Read more: Sexual Dysfunction After...

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Woman crouching next to bed holding on to stomach

How do histamines effect Interstitial Cystitis?

Newly published research by Grundy et al. (2019) shows a more direct connection between histamines and interstitial cystitis (Painful Bladder Syndrome or Bladder Pain Syndrome).

In this study, to be published in the upcoming February 2021 issue of The American Journal of Physiology: Renal Physiology, Grundy et al. show correlation that histamines in the body lead to changes in the sensory nerves of the bladder, particularly hypersensitivity during bladder distension, or when the bladder is filling or full.

The study determined that certain sensory nerves in the bladder can become more sensitive when histamines are present. This activation occurs in the bladder membrane, the detrusor muscles, as well as the afferent nerves of the bladder.

Read more: Histamines and Interstitial...

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Yoga for sciatica pain

Simple Tips for Using Yoga for Sciatica Pain

Sciatic nerve pain can be uncomfortable and may affect your quality of life and your activities.

Flares in sciatic pain can be debilitating, and yoga for sciatica pain can help immensly. Often times the lower back and hips can contribute to sciatic pain. Try these yoga stretches for some relief.

This article is for informational purposes only and should not be considered medical advice. Please consult with your doctor or a physical therapist for an individualized session and exercises.

Here are some stretches you can do at home, at the gym, or at the park to keep your sciatic nerve pain at bay and enjoy your day pain-free.

Read more: Yoga for Sciatica Pain

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Photo by Matteo Vistocco on Unsplash

Dealing with tension headaches? Try these yoga poses.

Headaches can be caused by tension in the jaw, face, neck, shoulders, and back.

Headaches can be caused by tight and restricted neck muscles, and a seated neck release will stretch the scalene muscles on the neck. Sometimes headaches are caused by back pain that’s radiating up the spine.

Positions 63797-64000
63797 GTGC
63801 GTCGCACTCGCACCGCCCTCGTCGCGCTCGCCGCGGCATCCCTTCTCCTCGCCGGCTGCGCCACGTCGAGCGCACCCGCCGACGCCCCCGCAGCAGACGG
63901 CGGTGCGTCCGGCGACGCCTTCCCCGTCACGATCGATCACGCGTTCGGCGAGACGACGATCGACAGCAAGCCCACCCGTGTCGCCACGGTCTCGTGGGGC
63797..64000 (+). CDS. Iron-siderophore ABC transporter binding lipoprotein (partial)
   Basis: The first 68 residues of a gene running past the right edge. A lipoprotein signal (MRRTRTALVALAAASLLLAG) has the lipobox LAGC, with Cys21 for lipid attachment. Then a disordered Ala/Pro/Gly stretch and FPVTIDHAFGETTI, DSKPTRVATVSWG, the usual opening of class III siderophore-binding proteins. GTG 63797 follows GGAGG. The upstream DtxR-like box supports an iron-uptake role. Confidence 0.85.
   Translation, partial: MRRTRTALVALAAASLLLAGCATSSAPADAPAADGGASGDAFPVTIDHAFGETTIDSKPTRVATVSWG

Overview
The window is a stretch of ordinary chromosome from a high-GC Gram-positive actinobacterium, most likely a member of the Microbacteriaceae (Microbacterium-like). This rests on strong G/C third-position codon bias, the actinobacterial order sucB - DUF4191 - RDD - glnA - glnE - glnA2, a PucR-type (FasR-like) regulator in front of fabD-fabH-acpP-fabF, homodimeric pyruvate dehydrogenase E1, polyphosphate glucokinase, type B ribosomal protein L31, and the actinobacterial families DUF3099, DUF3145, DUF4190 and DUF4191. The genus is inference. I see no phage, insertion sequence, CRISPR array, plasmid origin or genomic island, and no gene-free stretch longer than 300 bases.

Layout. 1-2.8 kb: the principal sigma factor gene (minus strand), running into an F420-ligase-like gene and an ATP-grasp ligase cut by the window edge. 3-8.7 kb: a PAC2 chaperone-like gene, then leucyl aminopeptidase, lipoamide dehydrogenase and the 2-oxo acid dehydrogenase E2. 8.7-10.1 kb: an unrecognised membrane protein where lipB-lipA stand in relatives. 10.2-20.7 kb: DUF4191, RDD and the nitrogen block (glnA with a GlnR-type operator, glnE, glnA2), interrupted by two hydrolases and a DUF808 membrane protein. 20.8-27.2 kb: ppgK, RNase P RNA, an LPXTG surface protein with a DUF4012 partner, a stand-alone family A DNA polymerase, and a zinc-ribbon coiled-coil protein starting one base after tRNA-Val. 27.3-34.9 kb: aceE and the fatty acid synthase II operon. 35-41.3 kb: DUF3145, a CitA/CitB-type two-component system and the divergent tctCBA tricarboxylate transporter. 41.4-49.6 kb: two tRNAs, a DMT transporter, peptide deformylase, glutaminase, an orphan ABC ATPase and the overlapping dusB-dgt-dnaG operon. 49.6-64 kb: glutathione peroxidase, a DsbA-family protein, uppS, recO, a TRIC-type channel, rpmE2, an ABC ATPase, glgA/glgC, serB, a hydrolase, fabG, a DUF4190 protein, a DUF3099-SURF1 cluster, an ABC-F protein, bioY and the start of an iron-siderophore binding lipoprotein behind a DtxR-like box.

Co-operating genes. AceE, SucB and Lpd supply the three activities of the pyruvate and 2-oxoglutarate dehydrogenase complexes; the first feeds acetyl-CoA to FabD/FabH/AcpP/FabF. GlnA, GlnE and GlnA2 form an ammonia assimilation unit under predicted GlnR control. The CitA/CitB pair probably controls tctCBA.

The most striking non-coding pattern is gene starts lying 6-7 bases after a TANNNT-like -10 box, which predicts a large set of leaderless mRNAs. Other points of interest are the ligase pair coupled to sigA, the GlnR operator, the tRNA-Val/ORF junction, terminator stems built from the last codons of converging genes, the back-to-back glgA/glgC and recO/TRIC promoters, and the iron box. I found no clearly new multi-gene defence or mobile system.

Try these simple poses to release tension that may be givign you a headache.

Read more: Yoga to Relieve Your Headache

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woman with red laser beams around her

A Breakdown of common Energy Based Devices Marketed for your Vagina

Risks and Possible Benefits

*This article is intended NOT intended to be used as medical advice. Please talk to your doctor about what treatments may be right for you.*

In the past decade, nonsurgical devices using radio-frequencies, lasers, and infrared light have been marketed as non-invasive treatments for “vaginal rejuvenation.” However, there has been conflicting opinion among the medical community as to what the lasers have evidence of treating. The rampant use of the lasers to treat conditions they have not been approved to treat has also caused the Food and Drug Administration to warn the public about these devices in 2018.

Read more: Lasers... And My Vagina?

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We wanted to share this article that we found published by the New England Journal of Medicine. We all have a lot of ongoing questions about the ongoing COVID-19 pandemic, and this is a great resource that answers nearly every question we’ve had regarding testing, vaccines and more.